“Not Chosen, But Laid On Me By God”:
The Surviving Letters of Franz Rosenzweig
and Margrit and Eugen Rosenstock-Huessy
(1917 – 1929)

From the “Introductions”:

The letters offered here are part of a sequence of remarkable exchanges that began in 1913, when Eugen Rosenstock-Huessy and Franz Rosenzweig had a long conversation in Leipzig with Rosenzweig’s Christian cousin, Rudolf Ehrenberg. The conversation continued in Eugen and Franz’s wartime correspondence that ends with the affirmation of “Judaism despite Christianity” (first published in 1935 and soon after hailed as “the purest form of Judaeo-Christian dialogue ever attained”). The letters offered here pick up almost immediately after the  conclusion of that correspondence; the conversation became more complex after Franz fell passionately in love with Eugen’s wife, Margrit, and she came to return his love, but continued through personal and political upheavals until Franz’s death in 1929. Eugen continued to bear witness to the life-changing power of their encounter till the end of his own life in 1973.

The existence of the hundreds of letters Franz wrote to Margrit was neither acknowledged nor addressed by their heirs until after Franz’s widow, Edith, died in 1979. In 1985, Eugen and Margrit’s son, Hans R. Huessy, read a single letter aloud at a conference in Berlin on his father’s life and work; the following year, Harold Stahmer presented other letters at a conference in Kassel on Rosenzweig’s life and work. The first excerpts were published in Stahmer’s paper in the Leo Baeck Institute Yearbook in 1989.

The Eugen Rosenstock-Huessy Fund had commissioned Ulrike von Moltke to transcribe Franz’s correspondence with Margrit and Eugen in 1985, a task she completed in 1990. In what can only be described as a labor of love, she went on to transcribe most of the letters that Eugen and Margrit wrote each other during the years in which the so-called “Gritli letters” were written. (Without the years she spent familiarizing herself with the letters—and the correspondents’ handwriting—without her transcription and her careful ordering of the often undated letters, no published version of any part of this extraordinary triangular correspondence would exist.) In 2002, the Eugen Rosenstock-Huessy Fund made the complete transcriptions of Franz’s letters available on the Argo Books website, and shortly afterward, a heavily edited edition was published by the Bilam Verlag in Germany. In 2003, Michael Zank compared the two editions of the correspondence in a ground-breaking article in Modern Judaism, a version of which is included in the ebook available for download here.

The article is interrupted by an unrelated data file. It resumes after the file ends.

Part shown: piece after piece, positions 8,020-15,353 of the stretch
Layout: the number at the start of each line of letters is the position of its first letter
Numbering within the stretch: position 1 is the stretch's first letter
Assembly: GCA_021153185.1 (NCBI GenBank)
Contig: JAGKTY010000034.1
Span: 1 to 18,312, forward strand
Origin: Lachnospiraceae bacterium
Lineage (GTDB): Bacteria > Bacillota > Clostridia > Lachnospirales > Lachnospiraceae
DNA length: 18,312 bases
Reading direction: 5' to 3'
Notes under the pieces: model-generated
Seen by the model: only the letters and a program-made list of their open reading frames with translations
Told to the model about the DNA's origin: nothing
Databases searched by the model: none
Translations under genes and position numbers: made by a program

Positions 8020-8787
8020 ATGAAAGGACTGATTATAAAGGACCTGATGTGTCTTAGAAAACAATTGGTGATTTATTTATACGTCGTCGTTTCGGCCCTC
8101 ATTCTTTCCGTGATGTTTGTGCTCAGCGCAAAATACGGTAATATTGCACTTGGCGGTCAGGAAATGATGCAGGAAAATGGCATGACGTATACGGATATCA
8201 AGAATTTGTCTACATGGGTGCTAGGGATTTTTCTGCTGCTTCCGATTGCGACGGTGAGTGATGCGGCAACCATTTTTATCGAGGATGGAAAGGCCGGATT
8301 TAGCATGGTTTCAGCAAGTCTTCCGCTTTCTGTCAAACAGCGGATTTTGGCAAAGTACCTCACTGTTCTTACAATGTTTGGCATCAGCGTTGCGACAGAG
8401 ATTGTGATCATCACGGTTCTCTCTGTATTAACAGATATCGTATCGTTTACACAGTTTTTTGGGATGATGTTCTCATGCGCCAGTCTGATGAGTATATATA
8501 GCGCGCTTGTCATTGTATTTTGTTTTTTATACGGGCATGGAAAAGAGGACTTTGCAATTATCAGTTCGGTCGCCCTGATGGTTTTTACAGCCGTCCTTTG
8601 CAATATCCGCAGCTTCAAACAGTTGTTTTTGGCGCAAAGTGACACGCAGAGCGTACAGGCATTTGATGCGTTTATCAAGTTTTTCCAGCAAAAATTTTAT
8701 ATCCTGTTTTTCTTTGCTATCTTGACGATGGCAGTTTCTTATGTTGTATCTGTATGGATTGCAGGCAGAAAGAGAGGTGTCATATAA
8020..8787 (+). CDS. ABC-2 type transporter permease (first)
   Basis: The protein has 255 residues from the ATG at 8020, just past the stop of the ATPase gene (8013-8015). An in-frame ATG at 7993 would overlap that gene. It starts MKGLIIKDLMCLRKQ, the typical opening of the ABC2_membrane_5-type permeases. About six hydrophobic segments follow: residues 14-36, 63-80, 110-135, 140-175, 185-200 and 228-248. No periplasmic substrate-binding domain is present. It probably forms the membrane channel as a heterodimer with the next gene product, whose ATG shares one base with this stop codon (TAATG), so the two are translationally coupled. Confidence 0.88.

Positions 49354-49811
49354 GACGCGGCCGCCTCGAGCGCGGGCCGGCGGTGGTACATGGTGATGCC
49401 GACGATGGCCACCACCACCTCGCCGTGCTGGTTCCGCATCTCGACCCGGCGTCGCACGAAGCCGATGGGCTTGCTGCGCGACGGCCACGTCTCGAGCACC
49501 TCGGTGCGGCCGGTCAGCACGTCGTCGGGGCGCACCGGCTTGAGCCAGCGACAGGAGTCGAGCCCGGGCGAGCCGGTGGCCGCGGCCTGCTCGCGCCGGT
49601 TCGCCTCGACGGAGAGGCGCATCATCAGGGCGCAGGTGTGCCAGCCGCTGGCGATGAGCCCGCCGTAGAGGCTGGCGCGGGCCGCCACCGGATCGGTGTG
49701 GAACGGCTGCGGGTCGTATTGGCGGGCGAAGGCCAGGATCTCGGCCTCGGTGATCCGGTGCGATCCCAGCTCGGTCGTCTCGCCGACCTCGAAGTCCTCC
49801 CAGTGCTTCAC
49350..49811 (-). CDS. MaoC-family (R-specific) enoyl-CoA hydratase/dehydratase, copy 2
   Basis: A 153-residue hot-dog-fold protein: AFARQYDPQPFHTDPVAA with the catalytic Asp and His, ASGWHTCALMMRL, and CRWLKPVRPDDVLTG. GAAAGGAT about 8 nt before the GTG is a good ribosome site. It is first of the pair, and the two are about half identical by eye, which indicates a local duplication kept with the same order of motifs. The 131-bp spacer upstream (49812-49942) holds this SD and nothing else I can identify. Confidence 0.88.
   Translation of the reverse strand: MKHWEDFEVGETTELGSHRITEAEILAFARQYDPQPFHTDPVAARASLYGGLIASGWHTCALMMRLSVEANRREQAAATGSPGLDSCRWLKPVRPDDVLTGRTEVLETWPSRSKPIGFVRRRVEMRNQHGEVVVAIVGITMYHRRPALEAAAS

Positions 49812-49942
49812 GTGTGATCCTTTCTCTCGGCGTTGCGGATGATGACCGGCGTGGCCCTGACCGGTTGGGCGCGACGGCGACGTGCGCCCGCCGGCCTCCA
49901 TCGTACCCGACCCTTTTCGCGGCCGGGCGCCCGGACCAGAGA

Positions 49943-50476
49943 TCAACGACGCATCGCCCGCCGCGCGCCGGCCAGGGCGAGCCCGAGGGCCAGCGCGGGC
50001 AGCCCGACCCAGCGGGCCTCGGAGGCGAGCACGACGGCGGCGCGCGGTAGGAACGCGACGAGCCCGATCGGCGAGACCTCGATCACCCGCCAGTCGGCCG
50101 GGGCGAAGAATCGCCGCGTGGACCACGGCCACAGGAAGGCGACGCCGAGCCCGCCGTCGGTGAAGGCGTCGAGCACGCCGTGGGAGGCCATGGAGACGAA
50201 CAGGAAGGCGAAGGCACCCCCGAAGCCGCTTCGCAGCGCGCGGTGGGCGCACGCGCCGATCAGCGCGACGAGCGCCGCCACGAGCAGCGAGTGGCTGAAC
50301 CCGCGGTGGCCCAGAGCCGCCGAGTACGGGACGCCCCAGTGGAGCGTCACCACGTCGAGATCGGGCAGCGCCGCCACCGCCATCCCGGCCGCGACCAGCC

Because so many of Franz’s letters to “Gritli” were written while he was writing The Star of Redemption, they have been the subject of considerable interest and speculation since their publication. Because much of that speculation has sought to set “Gritli” against her husband or otherwise exposed one or the other of them to insult, the Eugen Rosenstock-Huessy Fund decided in November of 2020 that the time had come to offer concrete evidence of the couple’s mutual commitment and its continued strength despite Franz’s love for Margrit.

As Rafael Rosenzweig says in his foreword to the Bilam edition, Edith burned Margrit’s letters to Franz shortly after his death in 1929, but the letters the Rosenstock-Huessys wrote each other in those years survive, and are offered here, interleaved with Franz’s letters to them both (and a few from other people, including both Franz’s wife, Edith, and his cousin Gertrude Oppenheim), in hopes that reading the two surviving sides of this remarkable triangular correspondence in sequence will give scholars a chance to replace speculation with something more closely resembling the “whole story”: how Eugen assumed what Franz himself called a “superhuman burden” in those years, and how his extraordinary acceptance of Franz’s and Margrit’s relationship survived even the casual personal attack Franz made on Eugen’s mother, only to reach a crisis in 1925, when Franz demoted the relationship Eugen felt had been “not chosen, but both sent and laid on me by God” to an ordinary love affair by demanding that Margrit return all the letters he had written her since 1917. It is an extraordinary story.

The Eugen Rosenstock-Huessy Fund offers these letters here in the belief that they offer important insight into the complex relationship between these three people, at a time that was crucially important for their lives and work. By way of introduction, the Fund offers two essays that address the history of the correspondence and the transcriptions on which all scholarly debate on the letters is based.

The Eugen Rosenstock-Huessy Fund dedicates this edition of the combined surviving correspondence of Franz Rosenzweig and Eugen and Margrit Rosenstock-Huessy to Ulrike von Moltke, in gratitude for the many years she dedicated to transcribing the letters.

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"Not Chosen": Letters 1917-1918
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"Not Chosen": Letters 1919